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I'd like to remove a substring in a column via update statement. The substring to replace consists of multiple strings from other different columns but in strict order.

The specification says:

replace(string text, from text, to text)

Example:

field1                     |field2       |field3      |field4 
---------------------------+-------------+------------+---------------
(varchar)bla abla 123 ooops|(varchar)abla|(varchar)123|(varchar) ooops

The substring to replace consists of strings in field2, field3, field4 and blanks between field2 and field3, field3 and field4. In the given example: "abla 123 ooops".

So, after performing the update statement field1 should only contain the string "bla".

Note: I want to perform this on all rows and not to a particular one.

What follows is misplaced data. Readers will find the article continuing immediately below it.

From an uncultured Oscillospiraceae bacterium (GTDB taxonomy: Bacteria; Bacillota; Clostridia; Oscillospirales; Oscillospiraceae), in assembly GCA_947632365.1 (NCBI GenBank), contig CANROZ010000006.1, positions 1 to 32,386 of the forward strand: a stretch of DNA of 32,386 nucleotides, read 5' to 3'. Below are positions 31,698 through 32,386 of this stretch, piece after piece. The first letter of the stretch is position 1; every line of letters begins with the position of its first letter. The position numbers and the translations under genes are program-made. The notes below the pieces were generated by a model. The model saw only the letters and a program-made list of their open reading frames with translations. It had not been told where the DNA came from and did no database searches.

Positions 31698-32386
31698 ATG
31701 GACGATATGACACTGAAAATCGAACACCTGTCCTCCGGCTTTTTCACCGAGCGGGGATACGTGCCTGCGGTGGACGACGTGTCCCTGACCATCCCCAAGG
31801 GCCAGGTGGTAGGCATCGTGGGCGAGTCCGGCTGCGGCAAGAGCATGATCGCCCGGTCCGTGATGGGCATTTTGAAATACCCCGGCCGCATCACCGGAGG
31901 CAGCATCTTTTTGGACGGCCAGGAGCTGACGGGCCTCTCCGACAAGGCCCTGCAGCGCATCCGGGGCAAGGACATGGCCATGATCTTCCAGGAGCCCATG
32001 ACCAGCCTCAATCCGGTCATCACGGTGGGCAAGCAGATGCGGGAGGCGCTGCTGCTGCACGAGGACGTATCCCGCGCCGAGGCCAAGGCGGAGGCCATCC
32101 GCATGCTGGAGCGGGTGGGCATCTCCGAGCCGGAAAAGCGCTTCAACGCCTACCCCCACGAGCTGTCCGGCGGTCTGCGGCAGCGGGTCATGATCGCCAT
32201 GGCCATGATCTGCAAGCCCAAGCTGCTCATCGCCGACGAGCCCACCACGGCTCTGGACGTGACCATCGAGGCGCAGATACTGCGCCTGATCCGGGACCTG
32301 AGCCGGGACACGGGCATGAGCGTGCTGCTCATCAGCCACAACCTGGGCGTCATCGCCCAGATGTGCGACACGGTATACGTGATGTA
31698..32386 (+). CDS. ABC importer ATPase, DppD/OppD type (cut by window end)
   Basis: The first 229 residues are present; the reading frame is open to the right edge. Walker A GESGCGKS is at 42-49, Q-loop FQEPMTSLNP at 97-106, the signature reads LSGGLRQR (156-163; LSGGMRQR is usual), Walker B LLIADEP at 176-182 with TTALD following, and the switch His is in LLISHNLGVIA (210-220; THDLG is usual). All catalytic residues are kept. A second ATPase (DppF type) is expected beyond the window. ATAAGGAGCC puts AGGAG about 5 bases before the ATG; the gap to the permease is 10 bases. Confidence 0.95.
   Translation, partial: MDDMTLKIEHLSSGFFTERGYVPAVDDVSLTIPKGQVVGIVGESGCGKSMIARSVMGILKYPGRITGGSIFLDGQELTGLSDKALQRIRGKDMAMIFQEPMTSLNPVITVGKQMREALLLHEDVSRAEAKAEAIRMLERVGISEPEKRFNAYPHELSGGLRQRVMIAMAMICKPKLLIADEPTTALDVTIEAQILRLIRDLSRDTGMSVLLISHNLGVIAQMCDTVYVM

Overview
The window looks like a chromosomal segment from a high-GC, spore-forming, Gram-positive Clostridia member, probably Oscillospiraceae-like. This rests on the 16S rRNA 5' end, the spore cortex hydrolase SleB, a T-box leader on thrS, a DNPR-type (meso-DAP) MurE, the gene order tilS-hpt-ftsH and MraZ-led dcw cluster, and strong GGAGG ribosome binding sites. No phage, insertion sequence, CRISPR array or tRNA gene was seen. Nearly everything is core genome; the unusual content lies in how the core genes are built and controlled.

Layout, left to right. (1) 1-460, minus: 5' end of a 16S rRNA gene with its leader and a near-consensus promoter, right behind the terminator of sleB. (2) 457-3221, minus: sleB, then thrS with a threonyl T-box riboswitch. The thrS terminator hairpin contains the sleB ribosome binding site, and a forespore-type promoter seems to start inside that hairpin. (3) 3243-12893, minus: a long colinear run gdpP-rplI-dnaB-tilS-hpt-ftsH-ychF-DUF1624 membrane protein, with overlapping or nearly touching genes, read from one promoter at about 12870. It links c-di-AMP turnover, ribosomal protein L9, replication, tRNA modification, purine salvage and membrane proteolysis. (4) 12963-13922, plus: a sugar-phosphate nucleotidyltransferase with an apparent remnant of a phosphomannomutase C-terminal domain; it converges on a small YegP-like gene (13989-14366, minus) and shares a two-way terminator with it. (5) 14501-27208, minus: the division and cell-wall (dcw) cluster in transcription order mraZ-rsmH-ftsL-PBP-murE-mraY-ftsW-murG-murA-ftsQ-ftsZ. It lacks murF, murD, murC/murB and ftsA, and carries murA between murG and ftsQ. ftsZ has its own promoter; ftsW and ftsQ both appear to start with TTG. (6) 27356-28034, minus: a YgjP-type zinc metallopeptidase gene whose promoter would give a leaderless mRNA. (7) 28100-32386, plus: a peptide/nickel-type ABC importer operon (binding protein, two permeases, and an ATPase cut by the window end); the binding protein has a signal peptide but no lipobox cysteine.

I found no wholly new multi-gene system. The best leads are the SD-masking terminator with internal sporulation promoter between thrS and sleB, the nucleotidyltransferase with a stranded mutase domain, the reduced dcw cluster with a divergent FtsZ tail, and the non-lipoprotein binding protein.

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You should provide your version of Postgres with every question. You should also provide the table definition. For one, this would tell us whether your columns can be NULL. –  Erwin Brandstetter May 15 '13 at 10:55
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1 Answer 1

up vote 1 down vote accepted

Depending on how you would want to deal with possible NULL values, concat_ws() is probably your safest and simplest way to go:

UPDATE tbl
SET filed1 = replace(field1, concat_ws(' ', field2, field3, field4), '')
WHERE filed1 IS DISTINCT FROM replace(field1, concat_ws(' ', field2, field3, field4), '')

concat_ws() ignores NULL values. With plain concatenation (||), one NULL field would make the whole pattern NULL. It was introduced with Postgres 9.1.

The added WHERE clause prevents empty updates. This enhances performance a lot if many rows wouldn't change anyway.

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This is great. Thank you! –  Tom May 15 '13 at 11:33
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